On 3 February, the National Medical Commission (NMC), a body that came into force only recently after the NMC act was passed in 2019, issued exhaustive guidelines for regulating fees for 50 per cent seats in private medical colleges. The NMC act, particularly Section 10(1)(i), empowers the commission to do this.
“After extensive consultations it has been decided that the Fee of the 50% seats in the Private Medical Colleges & Deemed Universities should be at par with the Fee in the Government Medical Colleges of that particular State & UT,” the memorandum issued by the NMC read.
While the move was celebrated and hailed as visionary, laughingly even called pro-poor, by the supporters of the current dispensation, this was just the latest illustration of the government’s disinterest in bringing any real change in medical education.
The only difference between the old and highly corrupt body Medical Council of India (MCI) and the new NMC is that the latter is completely in control of the central government after its powers were centralised and majority of members selected rather than elected as was the case in previous setup.
Of course, there are also no allegations of corruption against NMC (yet). Apart from that, the biggest bane of MCI - the stifling regulations that keep doctors capacity restricted especially in the private sector - has been seamlessly internalised and adopted as it was by the NMC, with added interventionist impulse or mandate like the fee regulation one.
The issue is that those who are even criticising the NMC for this regressive step are only doing so from the point of view of bad economics. This is a genuine concern because it will have negative impact on the overall capacity. Already, due to onerous restrictions and red tapism, influential political moneybags rule the roost in private medical education industry.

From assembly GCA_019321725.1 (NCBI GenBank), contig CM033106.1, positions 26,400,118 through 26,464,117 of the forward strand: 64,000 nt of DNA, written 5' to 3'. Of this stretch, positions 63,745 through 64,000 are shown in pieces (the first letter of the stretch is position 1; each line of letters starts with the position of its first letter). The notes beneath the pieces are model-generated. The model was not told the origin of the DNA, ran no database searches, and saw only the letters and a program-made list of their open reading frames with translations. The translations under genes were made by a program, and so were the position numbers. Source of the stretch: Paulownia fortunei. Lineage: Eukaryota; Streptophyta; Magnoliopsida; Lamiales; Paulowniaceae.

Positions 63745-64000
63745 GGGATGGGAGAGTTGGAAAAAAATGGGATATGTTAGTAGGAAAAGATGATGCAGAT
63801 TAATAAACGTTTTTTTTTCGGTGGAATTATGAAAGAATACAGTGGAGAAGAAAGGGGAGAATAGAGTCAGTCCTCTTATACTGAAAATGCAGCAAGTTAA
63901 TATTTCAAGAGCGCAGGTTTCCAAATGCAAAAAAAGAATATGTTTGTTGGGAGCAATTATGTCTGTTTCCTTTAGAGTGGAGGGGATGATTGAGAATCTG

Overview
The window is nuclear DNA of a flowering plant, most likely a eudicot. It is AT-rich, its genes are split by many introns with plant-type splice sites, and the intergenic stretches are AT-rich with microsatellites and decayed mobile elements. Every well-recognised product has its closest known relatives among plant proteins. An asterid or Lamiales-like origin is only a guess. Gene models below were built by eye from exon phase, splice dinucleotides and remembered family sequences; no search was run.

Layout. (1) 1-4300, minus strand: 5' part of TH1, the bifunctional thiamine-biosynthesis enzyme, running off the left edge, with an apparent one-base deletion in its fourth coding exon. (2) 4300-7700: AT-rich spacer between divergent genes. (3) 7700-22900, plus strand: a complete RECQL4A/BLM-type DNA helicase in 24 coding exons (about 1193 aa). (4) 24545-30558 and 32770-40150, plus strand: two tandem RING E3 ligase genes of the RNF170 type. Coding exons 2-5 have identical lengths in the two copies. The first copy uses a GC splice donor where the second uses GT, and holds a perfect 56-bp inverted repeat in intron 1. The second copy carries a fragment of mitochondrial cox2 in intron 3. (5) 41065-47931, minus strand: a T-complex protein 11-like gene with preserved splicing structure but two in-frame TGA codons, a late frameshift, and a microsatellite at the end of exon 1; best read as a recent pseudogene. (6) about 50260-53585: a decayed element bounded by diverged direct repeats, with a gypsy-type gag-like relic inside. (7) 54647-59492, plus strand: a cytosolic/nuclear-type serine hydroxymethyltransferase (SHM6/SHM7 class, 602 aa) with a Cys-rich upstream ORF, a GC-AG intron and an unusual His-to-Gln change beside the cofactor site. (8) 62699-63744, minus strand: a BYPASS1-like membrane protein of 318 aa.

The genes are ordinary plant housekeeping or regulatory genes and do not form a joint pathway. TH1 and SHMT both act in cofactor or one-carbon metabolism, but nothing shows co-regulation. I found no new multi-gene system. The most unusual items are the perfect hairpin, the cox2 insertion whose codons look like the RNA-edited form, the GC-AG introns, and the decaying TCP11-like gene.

The fee regulation will add another hesitation for genuine edu-preneurs to open more medical colleges, what with huge financial and regulatory entry barrier (hundreds of crores of initial investment, annual license approvals, requirement of setting up various teaching departments, setting up an attached hospital with certain number of beds and what not). For all practical purposes, the monopoly of current players will remain unchallenged.
Initially, when the Niti Aayog started the process of suggesting important reforms in 2016 to overhaul MCI by replacing it with NMC, it had also recommended that fees may be regulated for a proportion of seats not exceeding 40 percent of the total seats in private medical colleges while giving full freedom to charge the fees for the rest 60 per cent. Now, the ceiling has increased to 50 per cent but even for the other half seats, they are not allowed full freedom.
Moreover, to compensate for this fee regulation aspect, Niti Aayog had recommended lifting the ban on for-profit institutions from establishing medical colleges. The Aayog had lambasted the input-based regulatory philosophy of the MCI which erected a high-entry barrier for education providers and it had recommended moving away from input-based regulation based on an inspection regime, towards a system based on outcomes and grievances redressals.
At one point, there was also a proposal to let private medical colleges increase seats and add courses without going to NMC for every approval.
But none of these good recommendations made they way into the final NMC act of 2019 while bad aspects like fee regulation were made worse (fixing fees of 40 per cent seats initially to 50 per cent seats now). If real change was introduced with substantial reduction in regulations and allowing liberalisation of admission capacity, fee regulation wouldn’t have stung much.
In any other rules-based country, bad economics would be the only primary critique of a move like fee regulation. But India doesn’t have a normal state which treats education institutions dramatically different, depending on the religion of the persons administering them. Hence, there will be two immediate legal challenges. Private colleges will challenge the NMC’s guidelines and likely lose the case thanks to populist impulses of our our judiciary.